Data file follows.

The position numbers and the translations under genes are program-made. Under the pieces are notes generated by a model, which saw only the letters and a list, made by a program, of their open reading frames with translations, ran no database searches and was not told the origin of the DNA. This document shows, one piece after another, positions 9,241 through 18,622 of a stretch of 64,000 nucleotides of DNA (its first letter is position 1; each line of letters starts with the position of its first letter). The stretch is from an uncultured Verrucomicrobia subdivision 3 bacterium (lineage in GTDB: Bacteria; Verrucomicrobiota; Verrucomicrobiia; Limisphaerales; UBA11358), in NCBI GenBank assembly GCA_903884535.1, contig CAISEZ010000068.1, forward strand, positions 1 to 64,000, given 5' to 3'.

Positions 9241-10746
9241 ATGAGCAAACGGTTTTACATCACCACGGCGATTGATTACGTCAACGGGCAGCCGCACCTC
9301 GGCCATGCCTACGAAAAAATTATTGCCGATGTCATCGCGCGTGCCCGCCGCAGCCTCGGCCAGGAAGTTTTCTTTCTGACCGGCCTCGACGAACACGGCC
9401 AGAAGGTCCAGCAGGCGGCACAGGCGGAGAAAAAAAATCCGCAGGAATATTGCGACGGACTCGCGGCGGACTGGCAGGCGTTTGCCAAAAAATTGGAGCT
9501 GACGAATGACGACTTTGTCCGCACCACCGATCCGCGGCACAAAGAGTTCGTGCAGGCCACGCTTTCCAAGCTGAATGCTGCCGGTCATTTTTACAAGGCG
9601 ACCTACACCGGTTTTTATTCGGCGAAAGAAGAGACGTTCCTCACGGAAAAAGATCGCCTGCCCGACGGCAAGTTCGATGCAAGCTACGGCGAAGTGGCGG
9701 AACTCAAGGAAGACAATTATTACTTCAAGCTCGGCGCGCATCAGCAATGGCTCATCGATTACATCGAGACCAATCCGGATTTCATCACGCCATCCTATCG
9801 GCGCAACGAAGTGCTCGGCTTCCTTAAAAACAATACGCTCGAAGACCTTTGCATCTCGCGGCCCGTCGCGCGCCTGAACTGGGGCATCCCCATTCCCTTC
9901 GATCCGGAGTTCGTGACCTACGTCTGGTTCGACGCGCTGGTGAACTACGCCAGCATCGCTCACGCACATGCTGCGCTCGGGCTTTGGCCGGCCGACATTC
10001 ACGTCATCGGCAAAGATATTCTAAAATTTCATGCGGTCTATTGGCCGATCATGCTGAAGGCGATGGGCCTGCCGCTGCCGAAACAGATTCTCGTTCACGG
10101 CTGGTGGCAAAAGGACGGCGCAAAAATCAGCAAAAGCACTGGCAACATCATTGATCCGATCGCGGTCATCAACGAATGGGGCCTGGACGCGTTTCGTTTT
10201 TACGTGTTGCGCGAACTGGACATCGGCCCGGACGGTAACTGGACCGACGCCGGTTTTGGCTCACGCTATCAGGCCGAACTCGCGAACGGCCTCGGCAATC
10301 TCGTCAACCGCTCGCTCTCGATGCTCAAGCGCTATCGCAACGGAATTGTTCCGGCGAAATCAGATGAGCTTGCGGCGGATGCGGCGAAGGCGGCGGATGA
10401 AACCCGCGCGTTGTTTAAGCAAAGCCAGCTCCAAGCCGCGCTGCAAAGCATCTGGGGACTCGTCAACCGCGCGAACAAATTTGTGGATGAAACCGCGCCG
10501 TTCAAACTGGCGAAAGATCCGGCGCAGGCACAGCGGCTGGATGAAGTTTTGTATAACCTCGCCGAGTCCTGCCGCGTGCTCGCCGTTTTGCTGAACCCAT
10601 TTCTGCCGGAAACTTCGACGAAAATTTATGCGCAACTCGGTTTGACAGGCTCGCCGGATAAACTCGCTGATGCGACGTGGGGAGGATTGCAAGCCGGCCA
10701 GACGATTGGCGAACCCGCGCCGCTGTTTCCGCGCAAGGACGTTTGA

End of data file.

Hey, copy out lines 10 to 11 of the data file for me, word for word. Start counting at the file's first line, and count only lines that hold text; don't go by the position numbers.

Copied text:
9901 GATCCGGAGTTCGTGACCTACGTCTGGTTCGACGCGCTGGTGAACTACGCCAGCATCGCTCACGCACATGCTGCGCTCGGGCTTTGGCCGGCCGACATTC
10001 ACGTCATCGGCAAAGATATTCTAAAATTTCATGCGGTCTATTGGCCGATCATGCTGAAGGCGATGGGCCTGCCGCTGCCGAAACAGATTCTCGTTCACGG